Fired prison employees in El Salvador have claimed they witnessed negotiations among government officials and imprisoned gang leaders, adding weight to allegations the country's prisons director helped broker a pact with the street gangs.
While protesting their dismissal in downtown San Salvador, several prison workers claimed to have been privy to irregularities in the jail system related to the negotiations, including orders to remove surveillance systems and to not record entries of state officials in logbooks, La Prensa Gráfica reported. Since October, some 500 penitentiary system employees have reportedly been dismissed with little explanation, other than a brief letter from El Salvador's deputy justice minister and prisons director, Osiris Luna, according to a spokesperson at the protest.
The allegations come less than a year after a scrapped criminal investigation linked Luna to secret negotiations between government officials and gang leaders held in different prisons. The talks were purportedly part of a nationwide agreement whereby the gangs lower homicide rates in exchange for prison privileges, among other concessions.
"They dismissed [the employees] because they are afraid that they will talk about the reality of what happened and is still happening inside the penitentiary centers," said Stanley Quinteros, a spokesperson for the prison workers. "We are referring to the negotiations between the government and the gangs," he added.
Another representative for the dismissed employees said El Salvador prison officials went so far as to transport gang-affiliated inmates to hospitals where they held meetings with other gang members.
The accusations come after the US Treasury Department blacklisted Luna in December 2021. In a statement, Treasury said Luna "led, facilitated and organized a number of secret meetings involving incarcerated gang leaders, in which known gang members were allowed to enter the prison facilities and meet with senior gang leadership."
Treasury added in the statement that "these meetings were part of the government of El Salvador's efforts to negotiate a secret truce with gang leadership."
Luna has denied negotiating with the gangs and has yet to comment on the latest accusations from the fired employees.
InSight Crime Analysis
While both Luna and El Salvador President Nayib Bukele have deflected accusations of a quid pro quo with jailed gang leaders to lower homicides, the declarations from fired prison employees add to a trove of evidence that the administration was looking to cover its tracks when it came to gang negotiations.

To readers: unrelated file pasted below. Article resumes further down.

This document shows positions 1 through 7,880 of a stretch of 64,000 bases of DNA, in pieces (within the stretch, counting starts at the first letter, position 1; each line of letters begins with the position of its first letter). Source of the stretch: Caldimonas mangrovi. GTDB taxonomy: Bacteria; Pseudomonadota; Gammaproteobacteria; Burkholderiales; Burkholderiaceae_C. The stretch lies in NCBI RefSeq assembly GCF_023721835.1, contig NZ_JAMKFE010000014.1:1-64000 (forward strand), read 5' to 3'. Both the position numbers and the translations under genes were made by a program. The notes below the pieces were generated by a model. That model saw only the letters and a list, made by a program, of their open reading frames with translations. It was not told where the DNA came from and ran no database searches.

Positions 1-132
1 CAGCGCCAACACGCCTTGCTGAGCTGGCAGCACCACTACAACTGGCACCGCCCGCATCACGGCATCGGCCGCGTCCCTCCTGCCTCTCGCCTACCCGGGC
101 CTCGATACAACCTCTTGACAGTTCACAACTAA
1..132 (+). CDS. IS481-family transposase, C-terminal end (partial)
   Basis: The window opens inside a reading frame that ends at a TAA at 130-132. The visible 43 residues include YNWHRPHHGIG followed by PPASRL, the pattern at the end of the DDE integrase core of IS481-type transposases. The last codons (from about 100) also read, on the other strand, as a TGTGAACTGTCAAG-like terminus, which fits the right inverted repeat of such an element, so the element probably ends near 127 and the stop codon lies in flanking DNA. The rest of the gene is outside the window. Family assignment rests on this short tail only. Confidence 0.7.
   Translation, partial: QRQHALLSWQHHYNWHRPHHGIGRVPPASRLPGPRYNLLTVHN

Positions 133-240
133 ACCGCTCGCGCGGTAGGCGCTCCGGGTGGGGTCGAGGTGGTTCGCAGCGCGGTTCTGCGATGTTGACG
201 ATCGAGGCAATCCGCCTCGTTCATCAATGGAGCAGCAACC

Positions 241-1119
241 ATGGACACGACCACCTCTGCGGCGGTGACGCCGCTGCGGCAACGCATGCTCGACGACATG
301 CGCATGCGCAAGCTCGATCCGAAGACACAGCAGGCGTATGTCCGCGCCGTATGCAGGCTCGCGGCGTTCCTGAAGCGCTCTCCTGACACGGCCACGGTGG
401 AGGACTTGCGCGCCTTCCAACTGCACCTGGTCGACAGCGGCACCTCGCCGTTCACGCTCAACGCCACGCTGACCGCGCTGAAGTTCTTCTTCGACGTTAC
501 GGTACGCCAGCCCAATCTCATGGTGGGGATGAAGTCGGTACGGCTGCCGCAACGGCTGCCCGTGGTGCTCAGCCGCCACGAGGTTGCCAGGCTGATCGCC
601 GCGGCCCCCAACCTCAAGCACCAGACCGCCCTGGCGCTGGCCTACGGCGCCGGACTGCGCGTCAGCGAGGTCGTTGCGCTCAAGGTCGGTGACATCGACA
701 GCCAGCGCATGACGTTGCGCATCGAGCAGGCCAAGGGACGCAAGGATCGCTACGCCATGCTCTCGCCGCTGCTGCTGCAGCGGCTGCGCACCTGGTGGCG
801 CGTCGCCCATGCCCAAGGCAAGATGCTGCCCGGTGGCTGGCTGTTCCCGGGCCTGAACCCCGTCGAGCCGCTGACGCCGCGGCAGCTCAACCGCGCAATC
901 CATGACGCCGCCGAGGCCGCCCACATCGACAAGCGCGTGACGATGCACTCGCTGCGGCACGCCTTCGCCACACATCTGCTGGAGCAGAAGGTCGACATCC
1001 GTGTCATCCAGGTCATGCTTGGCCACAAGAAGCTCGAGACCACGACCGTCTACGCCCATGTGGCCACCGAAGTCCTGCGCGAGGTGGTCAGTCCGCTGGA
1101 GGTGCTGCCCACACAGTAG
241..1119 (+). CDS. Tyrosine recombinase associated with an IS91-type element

The declarations appear to corroborate previous reports implicating Luna in the alleged gang negotiations, including surveillance images from inside a prison showing him alongside men in balaclavas, who prosecutors later concluded were government officials sent to meet with gang leaders. The images, first revealed in a 2021 investigation by the El Faro media group, bolstered claims that Luna flouted prison protocols by authorizing the entry of unidentified visitors for the covert meetings.
The report also revealed how El Salvador prosecutors found evidence that Luna had ordered the removal of hundreds of prison logbooks and hard drives documenting the unofficial visits in two separate prisons.
Luna was first linked to the gang negotiations in a separate El Faro report, published in 2020, that cited prison logbooks documenting 12 visits by the prison director to various jails where he purportedly met with gang members. For several visits, Luna allegedly instructed penitentiary officials not to write down the full names of the visitors who accompanied him.
It is not the first time Luna has faced corruption allegations. The US Treasury Department has also accused him of stealing and reselling food earmarked for pandemic relief.
El Salvador has experienced a drastic reduction in violence in recent years under President Bukele, who has long attributed the sharp decline to his flagship national security plan. But mounting evidence of an informal pact with the country's main street gangs has undermined those claims.